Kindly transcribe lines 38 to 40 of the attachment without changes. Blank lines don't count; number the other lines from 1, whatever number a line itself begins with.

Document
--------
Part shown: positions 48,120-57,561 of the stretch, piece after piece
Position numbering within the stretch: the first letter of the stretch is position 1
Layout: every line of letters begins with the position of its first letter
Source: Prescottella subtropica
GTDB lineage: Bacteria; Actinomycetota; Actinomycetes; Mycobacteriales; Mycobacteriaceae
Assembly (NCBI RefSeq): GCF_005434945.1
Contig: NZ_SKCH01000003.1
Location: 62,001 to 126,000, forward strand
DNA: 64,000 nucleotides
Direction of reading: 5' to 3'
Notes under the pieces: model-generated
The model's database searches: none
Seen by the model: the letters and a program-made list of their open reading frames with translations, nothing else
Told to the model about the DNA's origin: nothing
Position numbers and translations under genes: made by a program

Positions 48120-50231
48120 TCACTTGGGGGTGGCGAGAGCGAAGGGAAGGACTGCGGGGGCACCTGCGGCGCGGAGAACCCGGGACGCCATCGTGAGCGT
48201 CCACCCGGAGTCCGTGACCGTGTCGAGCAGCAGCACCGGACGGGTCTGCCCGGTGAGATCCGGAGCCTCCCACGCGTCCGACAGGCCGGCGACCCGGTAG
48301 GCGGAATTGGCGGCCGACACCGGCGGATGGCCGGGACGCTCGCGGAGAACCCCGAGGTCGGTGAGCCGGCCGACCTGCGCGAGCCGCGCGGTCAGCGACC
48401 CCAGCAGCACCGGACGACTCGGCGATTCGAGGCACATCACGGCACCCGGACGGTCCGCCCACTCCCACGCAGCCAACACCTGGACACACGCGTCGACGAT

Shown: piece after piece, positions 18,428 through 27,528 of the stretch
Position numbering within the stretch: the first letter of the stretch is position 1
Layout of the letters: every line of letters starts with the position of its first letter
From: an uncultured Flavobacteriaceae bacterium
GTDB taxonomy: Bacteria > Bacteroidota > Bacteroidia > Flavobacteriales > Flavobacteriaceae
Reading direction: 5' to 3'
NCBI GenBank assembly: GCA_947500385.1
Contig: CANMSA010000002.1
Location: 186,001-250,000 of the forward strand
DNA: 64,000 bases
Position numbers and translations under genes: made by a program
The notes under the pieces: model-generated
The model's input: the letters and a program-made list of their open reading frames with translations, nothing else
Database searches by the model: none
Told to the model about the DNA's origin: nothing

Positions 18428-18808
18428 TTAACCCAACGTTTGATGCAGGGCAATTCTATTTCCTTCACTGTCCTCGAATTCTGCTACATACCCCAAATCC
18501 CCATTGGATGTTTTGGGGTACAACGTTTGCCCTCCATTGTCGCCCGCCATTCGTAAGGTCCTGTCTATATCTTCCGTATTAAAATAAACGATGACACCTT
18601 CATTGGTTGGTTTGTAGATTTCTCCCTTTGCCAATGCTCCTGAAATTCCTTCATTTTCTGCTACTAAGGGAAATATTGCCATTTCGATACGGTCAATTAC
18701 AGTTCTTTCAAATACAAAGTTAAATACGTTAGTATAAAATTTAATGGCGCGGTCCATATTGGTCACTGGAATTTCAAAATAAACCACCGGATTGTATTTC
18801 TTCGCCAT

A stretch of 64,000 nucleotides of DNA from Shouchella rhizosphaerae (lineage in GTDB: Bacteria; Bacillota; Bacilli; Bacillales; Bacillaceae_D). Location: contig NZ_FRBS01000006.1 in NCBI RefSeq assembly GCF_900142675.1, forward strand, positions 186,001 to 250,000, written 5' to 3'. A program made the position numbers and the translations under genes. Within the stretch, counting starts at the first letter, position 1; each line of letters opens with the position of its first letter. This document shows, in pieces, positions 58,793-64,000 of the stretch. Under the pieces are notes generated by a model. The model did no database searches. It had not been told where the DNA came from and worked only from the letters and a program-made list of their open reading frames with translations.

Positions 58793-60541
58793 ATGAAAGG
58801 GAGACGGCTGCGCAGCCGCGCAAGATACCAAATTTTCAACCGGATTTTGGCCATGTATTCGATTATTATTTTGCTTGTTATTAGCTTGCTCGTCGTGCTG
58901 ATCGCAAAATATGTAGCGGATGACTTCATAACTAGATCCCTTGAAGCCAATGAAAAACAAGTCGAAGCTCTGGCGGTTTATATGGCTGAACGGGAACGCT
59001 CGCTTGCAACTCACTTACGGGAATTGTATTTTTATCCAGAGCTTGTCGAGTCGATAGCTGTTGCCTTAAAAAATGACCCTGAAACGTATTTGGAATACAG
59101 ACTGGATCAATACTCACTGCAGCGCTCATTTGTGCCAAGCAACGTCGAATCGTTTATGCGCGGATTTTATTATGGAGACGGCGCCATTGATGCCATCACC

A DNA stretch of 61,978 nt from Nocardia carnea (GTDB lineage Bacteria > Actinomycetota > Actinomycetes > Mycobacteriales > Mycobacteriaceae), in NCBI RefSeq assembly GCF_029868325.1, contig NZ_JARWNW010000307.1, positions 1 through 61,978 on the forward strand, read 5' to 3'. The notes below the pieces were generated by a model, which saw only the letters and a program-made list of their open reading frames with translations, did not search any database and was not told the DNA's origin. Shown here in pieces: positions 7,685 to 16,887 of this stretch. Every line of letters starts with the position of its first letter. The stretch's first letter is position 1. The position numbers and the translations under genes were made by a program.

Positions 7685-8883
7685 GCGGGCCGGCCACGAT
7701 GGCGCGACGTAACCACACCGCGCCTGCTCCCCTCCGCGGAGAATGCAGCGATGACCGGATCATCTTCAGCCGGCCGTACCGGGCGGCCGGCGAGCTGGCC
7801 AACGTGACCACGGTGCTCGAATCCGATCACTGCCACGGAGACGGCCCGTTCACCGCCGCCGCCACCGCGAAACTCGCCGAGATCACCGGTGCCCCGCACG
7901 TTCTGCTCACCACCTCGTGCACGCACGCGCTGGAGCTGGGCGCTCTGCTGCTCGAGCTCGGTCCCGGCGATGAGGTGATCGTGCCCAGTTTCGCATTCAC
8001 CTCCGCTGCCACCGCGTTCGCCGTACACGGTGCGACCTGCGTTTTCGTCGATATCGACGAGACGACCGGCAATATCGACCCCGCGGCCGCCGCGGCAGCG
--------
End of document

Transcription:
18501 CCATTGGATGTTTTGGGGTACAACGTTTGCCCTCCATTGTCGCCCGCCATTCGTAAGGTCCTGTCTATATCTTCCGTATTAAAATAAACGATGACACCTT
18601 CATTGGTTGGTTTGTAGATTTCTCCCTTTGCCAATGCTCCTGAAATTCCTTCATTTTCTGCTACTAAGGGAAATATTGCCATTTCGATACGGTCAATTAC
18701 AGTTCTTTCAAATACAAAGTTAAATACGTTAGTATAAAATTTAATGGCGCGGTCCATATTGGTCACTGGAATTTCAAAATAAACCACCGGATTGTATTTC